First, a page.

Two new polyaromatic hydrocarbon-degrading marine bacteria have been isolated from burrow wall sediments of benthic macrofauna by using enrichments on phenanthrene. Strain LC8 (from a polychaete) and strain M4-6 (from a mollusc) are aerobic and gram negative and require sodium chloride (>1%) for growth. Both strains can use 2- and 3-ring polycyclic aromatic hydrocarbons as their sole carbon and energy sources, but they are nutritionally versatile. Physiological and phylogenetic analyses based on 16S ribosomal DNA sequences suggest that strain M4-6 belongs to the genus Cycloclasticus and represents a new species, Cycloclasticus spirillensus sp. nov. Strain LC8 appears to represent a new genus and species, Lutibacterium anuloederans gen. nov., sp. nov., within the Sphingomonadaceae. However, when inoculated into sediment slurries with or without exogenous phenanthrene, only L. anuloederans appeared to sustain a significant phenanthrene uptake potential throughout a 35-day incubation. In addition, only L. anuloederans appeared to enhance phenanthrene degradation in heavily contaminated sediment from Little Mystic Cove, Boston Harbor, Boston, Mass. PMID:11722910

Chung, W. K.; King, G. M.



Trends of Antibiotic Resistance in Mesophilic and Psychrotrophic Bacterial Populations during Cold Storage of Raw Milk  

PubMed Central

Psychrotrophic bacteria in raw milk are most well known for their spoilage potential and cause significant economic losses in the dairy industry. Despite their ability to produce several exoenzyme types at low temperatures, psychrotrophs that dominate the microflora at the time of spoilage are generally considered benign bacteria. It was recently reported that raw milk-spoiling Gram-negative-psychrotrophs frequently carried antibiotic resistance (AR) features. The present study evaluated AR to four antibiotics (ABs) (gentamicin, ceftazidime, levofloxacin, and trimethoprim-sulfamethoxazole) in mesophilic and psychrotrophic bacterial populations recovered from 18 raw milk samples, after four days storage at 4°C or 6°C. Robust analysis of variance and non parametric statistics (e.g., REGW and NPS) revealed that AR prevalence among psychrotrophs, for milk samples stored at 4°C, often equalled the initial levels and equalled or increased during the cold storage at 6°C, depending on the AB. The study performed at 4°C with an intermediate sampling point at day 2 suggested that (1) different psychrotrophic communities with varying AR levels dominate over time and (2) that AR (determined from relative amounts) was most prevalent, transiently, after 2-day storage in psychrotrophic or mesophilic populations, most importantly at a stage where total counts were below or around 105?CFU/mL, at levels at which the milk is acceptable for industrial dairy industrial processes. PMID:23724333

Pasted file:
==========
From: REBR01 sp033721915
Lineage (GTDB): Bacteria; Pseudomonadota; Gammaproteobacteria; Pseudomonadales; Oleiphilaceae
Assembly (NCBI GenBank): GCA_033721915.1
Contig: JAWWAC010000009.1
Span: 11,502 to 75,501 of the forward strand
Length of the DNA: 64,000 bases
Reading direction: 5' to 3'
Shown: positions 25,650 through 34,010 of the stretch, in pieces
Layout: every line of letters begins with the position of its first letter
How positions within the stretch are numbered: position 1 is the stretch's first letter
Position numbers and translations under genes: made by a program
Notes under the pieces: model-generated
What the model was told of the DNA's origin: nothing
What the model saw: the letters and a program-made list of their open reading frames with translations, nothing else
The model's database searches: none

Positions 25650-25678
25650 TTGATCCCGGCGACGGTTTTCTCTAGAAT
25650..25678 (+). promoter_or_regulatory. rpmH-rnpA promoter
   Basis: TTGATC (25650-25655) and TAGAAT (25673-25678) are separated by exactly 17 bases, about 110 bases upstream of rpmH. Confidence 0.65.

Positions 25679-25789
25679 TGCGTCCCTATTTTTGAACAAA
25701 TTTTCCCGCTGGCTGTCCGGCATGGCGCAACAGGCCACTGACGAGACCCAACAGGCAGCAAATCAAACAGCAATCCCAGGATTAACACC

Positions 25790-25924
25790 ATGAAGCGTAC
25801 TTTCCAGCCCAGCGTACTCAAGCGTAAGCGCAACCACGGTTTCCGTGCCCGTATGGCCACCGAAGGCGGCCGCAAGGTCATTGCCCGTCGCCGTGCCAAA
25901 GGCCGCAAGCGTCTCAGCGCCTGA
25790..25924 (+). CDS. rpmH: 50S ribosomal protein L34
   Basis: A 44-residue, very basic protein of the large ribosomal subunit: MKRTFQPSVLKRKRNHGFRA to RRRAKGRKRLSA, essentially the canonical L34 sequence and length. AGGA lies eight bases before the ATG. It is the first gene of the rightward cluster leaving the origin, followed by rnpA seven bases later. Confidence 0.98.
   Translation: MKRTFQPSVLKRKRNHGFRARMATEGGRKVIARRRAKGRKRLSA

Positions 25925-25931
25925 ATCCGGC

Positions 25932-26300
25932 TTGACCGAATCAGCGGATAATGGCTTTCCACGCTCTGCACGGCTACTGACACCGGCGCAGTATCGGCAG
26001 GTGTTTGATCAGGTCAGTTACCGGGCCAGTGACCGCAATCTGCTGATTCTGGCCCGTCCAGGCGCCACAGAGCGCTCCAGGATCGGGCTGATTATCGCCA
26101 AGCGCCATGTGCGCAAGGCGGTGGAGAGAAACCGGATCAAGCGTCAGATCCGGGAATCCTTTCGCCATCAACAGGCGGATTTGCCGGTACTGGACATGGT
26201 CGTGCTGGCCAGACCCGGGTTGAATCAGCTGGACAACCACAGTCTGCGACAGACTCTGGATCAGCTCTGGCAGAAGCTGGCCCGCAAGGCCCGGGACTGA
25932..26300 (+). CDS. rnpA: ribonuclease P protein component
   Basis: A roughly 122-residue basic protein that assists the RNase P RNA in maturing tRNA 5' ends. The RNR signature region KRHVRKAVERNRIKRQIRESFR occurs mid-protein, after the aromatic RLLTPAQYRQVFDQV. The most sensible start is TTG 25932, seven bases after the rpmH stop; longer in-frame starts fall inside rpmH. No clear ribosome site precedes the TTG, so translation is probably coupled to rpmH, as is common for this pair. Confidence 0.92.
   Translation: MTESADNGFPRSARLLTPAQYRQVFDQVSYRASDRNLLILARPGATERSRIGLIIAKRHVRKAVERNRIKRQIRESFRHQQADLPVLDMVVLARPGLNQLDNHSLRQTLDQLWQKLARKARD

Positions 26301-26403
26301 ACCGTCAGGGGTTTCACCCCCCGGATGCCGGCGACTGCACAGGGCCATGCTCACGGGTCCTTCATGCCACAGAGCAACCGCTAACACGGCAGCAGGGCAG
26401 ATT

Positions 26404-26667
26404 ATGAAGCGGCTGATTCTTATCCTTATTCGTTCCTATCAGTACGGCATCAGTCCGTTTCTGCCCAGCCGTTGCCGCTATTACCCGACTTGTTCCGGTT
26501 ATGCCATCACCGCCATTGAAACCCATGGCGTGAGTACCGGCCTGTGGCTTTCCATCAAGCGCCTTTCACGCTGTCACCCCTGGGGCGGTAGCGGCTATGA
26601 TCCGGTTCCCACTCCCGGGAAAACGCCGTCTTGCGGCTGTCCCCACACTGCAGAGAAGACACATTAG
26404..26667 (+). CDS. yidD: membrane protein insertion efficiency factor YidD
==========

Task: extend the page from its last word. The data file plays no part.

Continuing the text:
Munsch-Alatossava, Patricia; Gauchi, Jean-Pierre; Chamlagain, Bhawani; Alatossava, Tapani



Summary report on the aerobic degradation of diesel fuel and the degradation of toluene under aerobic, denitrifying and sulfate reducing conditions  

SciTech Connect

This report contains a number of studies that were performed to better understand the technology of the biodegradation of petroleum hydrocarbons. Topics of investigation include the following: diesel fuel degradation by Rhodococcus erythropolis; BTEX degradation by soil isolates; aerobic degradation of diesel fuel-respirometry; aerobic degradation of diesel fuel-shake culture; aerobic toluene degradation by A3; effect of HEPES, B1, and myo-inositol addition on the growth of A3; aerobic and anaerobic toluene degradation by contaminated soils; denitrifying bacteria MPNs; sulfate-reducing bacteria MPNs; and aerobic, DNB and SRB enrichments.

Coyne, P.; Smith, G. [New Mexico State Univ., Las Cruces, NM (United States)



Diversity and variability of methanogens during the shift from mesophilic to thermohilic conditions while biogas production.